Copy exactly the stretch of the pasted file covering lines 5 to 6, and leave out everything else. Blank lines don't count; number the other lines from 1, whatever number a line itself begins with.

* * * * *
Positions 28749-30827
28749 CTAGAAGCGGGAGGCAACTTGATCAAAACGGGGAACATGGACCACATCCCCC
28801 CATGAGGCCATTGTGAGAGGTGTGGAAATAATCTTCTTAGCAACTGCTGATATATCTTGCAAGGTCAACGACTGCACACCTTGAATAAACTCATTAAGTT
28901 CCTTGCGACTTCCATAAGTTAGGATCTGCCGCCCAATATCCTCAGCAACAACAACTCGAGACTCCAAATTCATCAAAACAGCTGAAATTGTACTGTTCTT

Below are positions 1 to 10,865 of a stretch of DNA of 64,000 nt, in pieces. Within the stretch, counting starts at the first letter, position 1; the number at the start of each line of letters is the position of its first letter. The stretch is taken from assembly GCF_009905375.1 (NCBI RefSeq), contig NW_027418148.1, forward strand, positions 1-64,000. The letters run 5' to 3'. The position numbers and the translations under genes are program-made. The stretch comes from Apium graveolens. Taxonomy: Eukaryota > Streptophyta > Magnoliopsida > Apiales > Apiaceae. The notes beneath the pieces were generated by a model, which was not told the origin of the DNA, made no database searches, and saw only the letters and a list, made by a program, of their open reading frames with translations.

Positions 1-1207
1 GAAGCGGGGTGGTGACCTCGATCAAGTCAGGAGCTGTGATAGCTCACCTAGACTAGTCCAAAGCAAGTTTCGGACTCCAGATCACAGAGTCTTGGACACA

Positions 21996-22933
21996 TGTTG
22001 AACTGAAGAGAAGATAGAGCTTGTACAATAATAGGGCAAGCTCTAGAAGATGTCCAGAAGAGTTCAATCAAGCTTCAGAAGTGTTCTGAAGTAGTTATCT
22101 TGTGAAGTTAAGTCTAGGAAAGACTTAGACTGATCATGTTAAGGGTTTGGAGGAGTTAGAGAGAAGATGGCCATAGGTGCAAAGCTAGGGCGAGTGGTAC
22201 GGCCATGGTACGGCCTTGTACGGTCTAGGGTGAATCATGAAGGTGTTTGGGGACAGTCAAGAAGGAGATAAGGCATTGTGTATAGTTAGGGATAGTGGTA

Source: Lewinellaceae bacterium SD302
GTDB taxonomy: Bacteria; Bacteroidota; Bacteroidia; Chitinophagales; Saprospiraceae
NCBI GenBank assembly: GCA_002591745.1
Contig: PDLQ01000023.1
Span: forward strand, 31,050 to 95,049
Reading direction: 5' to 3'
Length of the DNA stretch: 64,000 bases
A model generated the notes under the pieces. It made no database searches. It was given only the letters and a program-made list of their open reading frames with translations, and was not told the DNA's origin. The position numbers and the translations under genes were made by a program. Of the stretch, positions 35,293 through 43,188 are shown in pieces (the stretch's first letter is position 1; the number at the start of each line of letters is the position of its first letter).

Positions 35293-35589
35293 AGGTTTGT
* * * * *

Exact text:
Below are positions 1 to 10,865 of a stretch of DNA of 64,000 nt, in pieces. Within the stretch, counting starts at the first letter, position 1; the number at the start of each line of letters is the position of its first letter. The stretch is taken from assembly GCF_009905375.1 (NCBI RefSeq), contig NW_027418148.1, forward strand, positions 1-64,000. The letters run 5' to 3'. The position numbers and the translations under genes are program-made. The stretch comes from Apium graveolens. Taxonomy: Eukaryota > Streptophyta > Magnoliopsida > Apiales > Apiaceae. The notes beneath the pieces were generated by a model, which was not told the origin of the DNA, made no database searches, and saw only the letters and a list, made by a program, of their open reading frames with translations.

Positions 1-1207